Ex-MP's dad defies age to reap big from fruit farming
By Philip Muasya
| August 27th 2016
At 80 years, most retired people would be idling around their homes trying to fight old age and creaky, painful joints, with little energy left for any physical activity.
This is not so for Reverend James Kaloki, who retired in 1991 after serving for 17 years as senior chief for then expansive Ngwata location in Makueni County.
Kaloki is now a celebrated farmer who grows bananas, mangoes, oranges and pawpaws in his Kambu village.
But Kaloki did not start farming in his retirement. He says even during his service, he was a farmer and used proceeds from the farm to supplement his salary in educating his children, one of whom went on to become a professor and one time Kibwezi MP; Prof Philip Kaloki.
When Smart Harvest visited his farm, the old man was busy tending to his crops. As we settled for the interview, he felled a barren pawpaw tree, which served as our seat as the farmer took us through his farming journey before we took a tour of the farm.
His four-acre farm along Kambu River is awash with different varieties of bananas such as Itoke, Mulalu and Kingulue. On another section of the farm, there are 400 mango trees whose yield has overtime seen the farmer smile all the way to the bank.
Whatever space remains of the farm is dedicated to sweet potatoes, cassava and other smaller crops such as cowpeas.
Kaloki says during the mango season between November and December, buyers flock to his farm to buy the fruits for export.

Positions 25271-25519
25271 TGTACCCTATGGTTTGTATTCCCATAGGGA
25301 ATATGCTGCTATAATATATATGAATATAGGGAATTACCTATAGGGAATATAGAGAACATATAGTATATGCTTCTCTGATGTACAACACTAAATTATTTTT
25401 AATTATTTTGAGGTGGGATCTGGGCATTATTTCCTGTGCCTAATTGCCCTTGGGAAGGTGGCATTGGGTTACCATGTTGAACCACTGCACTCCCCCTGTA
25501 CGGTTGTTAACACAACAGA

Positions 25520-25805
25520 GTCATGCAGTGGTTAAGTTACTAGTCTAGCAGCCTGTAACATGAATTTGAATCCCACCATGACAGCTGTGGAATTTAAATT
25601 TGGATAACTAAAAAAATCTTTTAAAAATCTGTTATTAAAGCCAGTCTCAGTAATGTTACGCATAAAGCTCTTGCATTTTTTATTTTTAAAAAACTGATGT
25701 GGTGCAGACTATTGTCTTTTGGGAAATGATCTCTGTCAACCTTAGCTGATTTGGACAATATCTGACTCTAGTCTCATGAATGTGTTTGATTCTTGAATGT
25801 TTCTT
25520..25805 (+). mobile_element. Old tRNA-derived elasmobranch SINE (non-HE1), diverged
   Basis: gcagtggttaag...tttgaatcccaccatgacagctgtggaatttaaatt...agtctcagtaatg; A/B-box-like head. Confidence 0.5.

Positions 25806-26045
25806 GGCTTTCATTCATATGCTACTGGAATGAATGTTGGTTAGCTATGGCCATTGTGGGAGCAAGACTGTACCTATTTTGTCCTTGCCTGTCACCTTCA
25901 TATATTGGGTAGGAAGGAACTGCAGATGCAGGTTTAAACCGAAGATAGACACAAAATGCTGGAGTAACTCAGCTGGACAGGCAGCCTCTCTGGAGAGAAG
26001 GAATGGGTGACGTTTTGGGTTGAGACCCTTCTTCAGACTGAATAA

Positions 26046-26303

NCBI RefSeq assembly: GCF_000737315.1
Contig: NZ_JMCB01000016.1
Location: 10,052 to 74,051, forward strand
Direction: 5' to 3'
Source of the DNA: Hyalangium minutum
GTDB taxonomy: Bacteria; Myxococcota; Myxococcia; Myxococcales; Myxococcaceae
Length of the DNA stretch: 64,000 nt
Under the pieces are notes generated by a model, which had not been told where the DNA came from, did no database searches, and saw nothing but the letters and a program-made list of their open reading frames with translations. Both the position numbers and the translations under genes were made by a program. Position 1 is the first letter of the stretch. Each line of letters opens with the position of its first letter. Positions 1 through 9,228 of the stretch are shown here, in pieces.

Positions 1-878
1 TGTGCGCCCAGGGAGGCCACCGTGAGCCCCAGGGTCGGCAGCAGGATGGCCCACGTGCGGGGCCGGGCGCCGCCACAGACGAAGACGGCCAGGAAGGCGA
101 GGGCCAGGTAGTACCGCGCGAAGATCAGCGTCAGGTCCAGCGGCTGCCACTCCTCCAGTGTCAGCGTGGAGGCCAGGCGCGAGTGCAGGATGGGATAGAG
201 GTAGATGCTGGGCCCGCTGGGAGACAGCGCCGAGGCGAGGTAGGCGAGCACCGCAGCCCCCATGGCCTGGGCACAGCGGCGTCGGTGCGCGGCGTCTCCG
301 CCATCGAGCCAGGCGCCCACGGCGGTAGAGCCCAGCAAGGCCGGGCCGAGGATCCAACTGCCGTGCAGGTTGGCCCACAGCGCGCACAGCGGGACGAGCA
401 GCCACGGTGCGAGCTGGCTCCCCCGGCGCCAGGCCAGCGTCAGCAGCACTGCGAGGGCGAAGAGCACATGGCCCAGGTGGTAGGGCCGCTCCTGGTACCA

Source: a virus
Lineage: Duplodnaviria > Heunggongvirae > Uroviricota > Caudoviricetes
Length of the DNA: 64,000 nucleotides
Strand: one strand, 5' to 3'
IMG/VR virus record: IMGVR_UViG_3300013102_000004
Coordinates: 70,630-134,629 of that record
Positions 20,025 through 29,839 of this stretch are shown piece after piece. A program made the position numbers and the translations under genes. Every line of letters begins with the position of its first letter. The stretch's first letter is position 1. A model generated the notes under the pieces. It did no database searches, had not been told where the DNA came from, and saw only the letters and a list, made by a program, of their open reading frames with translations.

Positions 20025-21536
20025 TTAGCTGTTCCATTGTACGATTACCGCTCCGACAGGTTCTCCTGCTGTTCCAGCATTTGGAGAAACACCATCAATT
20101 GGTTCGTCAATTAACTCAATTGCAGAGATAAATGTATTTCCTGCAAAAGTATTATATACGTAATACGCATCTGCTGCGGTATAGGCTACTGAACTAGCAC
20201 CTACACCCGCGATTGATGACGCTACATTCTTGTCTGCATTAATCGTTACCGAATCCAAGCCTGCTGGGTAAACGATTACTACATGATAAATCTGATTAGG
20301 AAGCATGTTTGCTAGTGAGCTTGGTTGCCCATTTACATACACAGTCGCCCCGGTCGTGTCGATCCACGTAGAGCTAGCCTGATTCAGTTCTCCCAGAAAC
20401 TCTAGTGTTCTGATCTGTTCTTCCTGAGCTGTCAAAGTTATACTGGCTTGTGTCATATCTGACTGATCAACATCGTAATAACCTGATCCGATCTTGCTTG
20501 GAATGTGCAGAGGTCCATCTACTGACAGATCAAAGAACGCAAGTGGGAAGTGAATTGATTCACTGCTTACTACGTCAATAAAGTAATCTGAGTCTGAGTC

"I sell a single piece at between Sh20 and Sh30 depending on the size. In a good season, I can earn Sh400,000 from the sale of mangoes only," he says.
As for the bananas, Kaloki is able to earn between Sh5,000 and Sh6,000 per month. He says a bunch of banana fruits from a single plant, known as mukungu in Kikamba, is sold at Sh300.Mulalu and Itoke varieties have high demand, he says.
"I am also the source of banana planting materials to other farmers. A tuber sells at Sh50," the retired chief says.
He sells a kilo of cassava at Sh50 and in a good season his farm can produce 200kg. Part of this is consumed locally as another part of the produce finds its way to Mombasa County.
With a permanent source of water that is Kambu River originating from Chyulu Hills, the farmer is assured of healthy crops throughout the year, which in turn give him bumper harvests.
Kaloki says unlike mangoes which are prone to diseases such as wilts and pests, he has had no challenges with his banana plants.
"We have to routinely spray the mangoes to prevent flies that attack the fruits in their formative stages. If left unchecked, the flies can inflict massive damage to mango fruits," he explains.
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